Eve Hughes (Roundhay Sixth Form) reviews Johny Pitts' 'Afropean: Notes from Black Europe'

Johny Pitts’ Afropean offers an insightful exploration into the black diaspora that has strenuously inhabited Europe for centuries on end, battling decades of colonialization and xenophobia through differing eras in society. Despite Pitts often finding himself in the more shadowed areas of cities, he learns that, by acquiring knowledge from previous philosophers and writers, his term ‘Afropean’ has connotations that allow him to connect with and discover many aspects of European society.

The novel follows a journey across European borders chapter by chapter with Pitts leading from the front, yet open to guidance, highlighting historic tragedies and radical movements. Pitts first introduces the term ‘Afropean’ as a ‘self-identifier’, an inanimate concept that simply describes him and his heritage. However, progressing through Europe, often in the ‘hinterlands’, Pitts’ view of the term seems to transform, seeing it as both a form of opportunity, and as a physical fragment within communities and cities; especially in Marseille, where he finds his ‘Afropean Mecca’.

What I find particularly impressive about Pitts is how quickly he manages to uncover the black history and locate the soul of each city; whether that’s in the infrastructure, society or inhabitants. Revealing the frequent corrupt policies and attitudes towards immigrants, Pitts manages to evaluate evidence of historical inequality and discrimination, effectively utilising anecdotes from prior inspirational writers and movements. These discoveries often result in Pitts’ frustration towards civilisation and governments, which perhaps hints at how many of us may be oblivious to the reality of Europe’s development.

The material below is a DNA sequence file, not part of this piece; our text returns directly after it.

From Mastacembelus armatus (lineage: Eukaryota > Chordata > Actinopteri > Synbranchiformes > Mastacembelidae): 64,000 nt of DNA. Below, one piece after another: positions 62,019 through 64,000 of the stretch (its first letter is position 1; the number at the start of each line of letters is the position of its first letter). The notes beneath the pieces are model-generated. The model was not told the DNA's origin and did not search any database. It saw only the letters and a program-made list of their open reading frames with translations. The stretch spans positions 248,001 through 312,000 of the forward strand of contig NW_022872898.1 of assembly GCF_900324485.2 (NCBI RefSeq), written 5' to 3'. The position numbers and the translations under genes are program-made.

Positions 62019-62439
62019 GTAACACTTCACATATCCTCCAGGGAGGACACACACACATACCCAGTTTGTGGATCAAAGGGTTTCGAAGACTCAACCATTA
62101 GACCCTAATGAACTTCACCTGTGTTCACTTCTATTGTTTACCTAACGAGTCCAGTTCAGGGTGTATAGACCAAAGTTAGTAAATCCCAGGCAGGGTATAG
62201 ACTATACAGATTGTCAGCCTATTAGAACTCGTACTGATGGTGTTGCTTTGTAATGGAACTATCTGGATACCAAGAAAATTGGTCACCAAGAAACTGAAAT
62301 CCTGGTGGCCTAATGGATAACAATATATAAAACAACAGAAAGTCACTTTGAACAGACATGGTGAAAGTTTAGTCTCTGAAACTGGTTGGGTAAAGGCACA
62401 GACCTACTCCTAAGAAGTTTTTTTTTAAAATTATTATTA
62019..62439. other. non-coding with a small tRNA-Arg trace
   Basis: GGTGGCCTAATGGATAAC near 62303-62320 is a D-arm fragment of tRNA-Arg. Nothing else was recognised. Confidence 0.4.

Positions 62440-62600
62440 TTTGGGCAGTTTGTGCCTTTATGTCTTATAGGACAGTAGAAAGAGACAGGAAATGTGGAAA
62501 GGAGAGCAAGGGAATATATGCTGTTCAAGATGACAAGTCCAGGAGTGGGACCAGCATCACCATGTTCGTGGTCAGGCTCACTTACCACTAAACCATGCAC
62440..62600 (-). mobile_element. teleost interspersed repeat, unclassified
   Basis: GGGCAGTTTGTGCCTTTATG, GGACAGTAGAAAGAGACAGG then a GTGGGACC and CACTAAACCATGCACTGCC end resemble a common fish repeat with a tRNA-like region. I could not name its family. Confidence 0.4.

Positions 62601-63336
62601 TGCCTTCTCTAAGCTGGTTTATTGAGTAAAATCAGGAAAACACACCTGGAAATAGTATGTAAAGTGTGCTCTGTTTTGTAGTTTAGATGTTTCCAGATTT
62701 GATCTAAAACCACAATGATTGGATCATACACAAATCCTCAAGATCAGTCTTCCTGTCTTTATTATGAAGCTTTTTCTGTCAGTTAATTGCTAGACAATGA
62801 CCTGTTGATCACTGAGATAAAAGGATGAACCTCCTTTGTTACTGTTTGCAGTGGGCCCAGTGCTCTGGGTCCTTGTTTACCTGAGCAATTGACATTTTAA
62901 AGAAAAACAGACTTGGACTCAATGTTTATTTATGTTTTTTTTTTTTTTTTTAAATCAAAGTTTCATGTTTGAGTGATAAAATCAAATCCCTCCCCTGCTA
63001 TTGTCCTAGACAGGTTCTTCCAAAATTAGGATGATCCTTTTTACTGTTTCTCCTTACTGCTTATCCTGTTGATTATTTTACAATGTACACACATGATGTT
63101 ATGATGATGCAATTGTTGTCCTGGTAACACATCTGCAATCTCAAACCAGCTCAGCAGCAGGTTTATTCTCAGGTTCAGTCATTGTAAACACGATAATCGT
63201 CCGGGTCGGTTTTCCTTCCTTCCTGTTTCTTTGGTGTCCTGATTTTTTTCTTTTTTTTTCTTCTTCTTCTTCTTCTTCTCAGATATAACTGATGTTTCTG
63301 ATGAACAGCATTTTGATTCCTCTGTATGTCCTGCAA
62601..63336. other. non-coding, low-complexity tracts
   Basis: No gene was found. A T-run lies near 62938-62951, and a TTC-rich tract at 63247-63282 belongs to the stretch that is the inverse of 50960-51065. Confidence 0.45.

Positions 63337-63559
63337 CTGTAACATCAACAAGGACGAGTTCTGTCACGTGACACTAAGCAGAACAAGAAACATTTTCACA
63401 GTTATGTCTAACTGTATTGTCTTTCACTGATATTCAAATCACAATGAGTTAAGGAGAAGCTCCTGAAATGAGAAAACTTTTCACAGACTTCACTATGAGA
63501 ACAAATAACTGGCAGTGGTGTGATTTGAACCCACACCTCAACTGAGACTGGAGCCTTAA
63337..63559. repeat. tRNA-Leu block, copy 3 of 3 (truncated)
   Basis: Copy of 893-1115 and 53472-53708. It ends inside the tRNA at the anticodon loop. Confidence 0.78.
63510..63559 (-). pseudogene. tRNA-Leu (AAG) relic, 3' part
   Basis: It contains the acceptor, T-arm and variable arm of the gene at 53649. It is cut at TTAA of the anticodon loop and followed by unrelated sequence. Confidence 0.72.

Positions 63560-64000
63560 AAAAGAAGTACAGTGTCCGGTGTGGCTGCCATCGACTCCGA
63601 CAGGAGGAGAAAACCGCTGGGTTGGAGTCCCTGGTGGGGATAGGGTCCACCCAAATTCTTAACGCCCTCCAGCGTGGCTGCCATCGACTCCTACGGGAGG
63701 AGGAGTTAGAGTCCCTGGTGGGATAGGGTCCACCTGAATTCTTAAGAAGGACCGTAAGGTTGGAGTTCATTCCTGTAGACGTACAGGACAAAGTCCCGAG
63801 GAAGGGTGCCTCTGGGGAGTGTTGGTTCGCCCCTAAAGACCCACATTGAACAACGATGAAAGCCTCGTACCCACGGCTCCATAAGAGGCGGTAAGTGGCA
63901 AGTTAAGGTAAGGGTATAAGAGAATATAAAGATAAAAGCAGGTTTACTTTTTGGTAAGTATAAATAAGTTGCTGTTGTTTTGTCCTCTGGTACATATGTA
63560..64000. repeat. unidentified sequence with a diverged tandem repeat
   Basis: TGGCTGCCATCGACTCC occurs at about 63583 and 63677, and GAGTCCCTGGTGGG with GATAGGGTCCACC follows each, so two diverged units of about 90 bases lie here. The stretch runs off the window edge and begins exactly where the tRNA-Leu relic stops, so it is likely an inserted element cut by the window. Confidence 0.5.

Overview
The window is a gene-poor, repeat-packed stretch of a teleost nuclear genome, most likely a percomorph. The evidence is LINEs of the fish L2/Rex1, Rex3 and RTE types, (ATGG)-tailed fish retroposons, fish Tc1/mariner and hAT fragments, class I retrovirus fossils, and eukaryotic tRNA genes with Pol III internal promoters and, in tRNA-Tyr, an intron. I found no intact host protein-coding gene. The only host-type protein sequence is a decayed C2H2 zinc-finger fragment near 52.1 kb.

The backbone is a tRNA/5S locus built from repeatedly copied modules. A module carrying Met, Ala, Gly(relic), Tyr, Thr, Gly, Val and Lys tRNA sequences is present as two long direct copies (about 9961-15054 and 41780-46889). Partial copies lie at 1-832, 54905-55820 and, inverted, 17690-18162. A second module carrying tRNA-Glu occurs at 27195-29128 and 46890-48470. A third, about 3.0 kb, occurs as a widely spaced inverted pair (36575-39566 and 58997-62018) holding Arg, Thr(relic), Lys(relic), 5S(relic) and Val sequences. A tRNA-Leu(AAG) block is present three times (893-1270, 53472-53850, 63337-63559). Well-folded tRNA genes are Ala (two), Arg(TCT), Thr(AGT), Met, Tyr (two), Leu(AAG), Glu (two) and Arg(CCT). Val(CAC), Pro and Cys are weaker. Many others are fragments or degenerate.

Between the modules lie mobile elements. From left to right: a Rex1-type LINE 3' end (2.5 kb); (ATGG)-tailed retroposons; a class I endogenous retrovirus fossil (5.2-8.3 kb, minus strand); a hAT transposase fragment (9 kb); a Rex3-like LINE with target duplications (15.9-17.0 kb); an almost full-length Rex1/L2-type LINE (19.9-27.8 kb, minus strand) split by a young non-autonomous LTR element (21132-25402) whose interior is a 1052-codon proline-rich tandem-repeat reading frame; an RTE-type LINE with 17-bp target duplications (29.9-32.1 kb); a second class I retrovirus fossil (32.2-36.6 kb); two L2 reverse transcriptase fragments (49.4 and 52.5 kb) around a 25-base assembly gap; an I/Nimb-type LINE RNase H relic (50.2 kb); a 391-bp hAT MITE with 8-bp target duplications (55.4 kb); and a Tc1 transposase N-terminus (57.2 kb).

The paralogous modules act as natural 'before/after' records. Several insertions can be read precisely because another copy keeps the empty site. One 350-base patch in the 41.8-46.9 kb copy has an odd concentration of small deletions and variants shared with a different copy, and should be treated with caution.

Afropean perfectly demonstrates the importance of diversity and acceptance, especially when those overlooked are the ones responsible for so much of Europe’s successes and advancements. I particularly like the idea that Afropean works towards loosening both society’s desire for ‘problematic’ labels and the need to conform to exclusive narratives.    


Something I agreed with in this book was...

Pitts’ idea that heritages have the ability to build bridges between various histories, cultures and people.

Something I disagreed with in this book was...

Salazar’s opinion that ‘happy countries have no history’ – I believe history is the sole factor in a country’s formation, stability, and progression.

Something I learnt from reading this book that I didn't know about this subject before was...

Abram Gannibal, the great-grandson of ‘the godfather of modern Russian literature’ Alexander Pushkin, is a part of many British aristocrat’s heritage, including the Mountbattens, the Duchess of Westminster and the Duchess of Abercorn.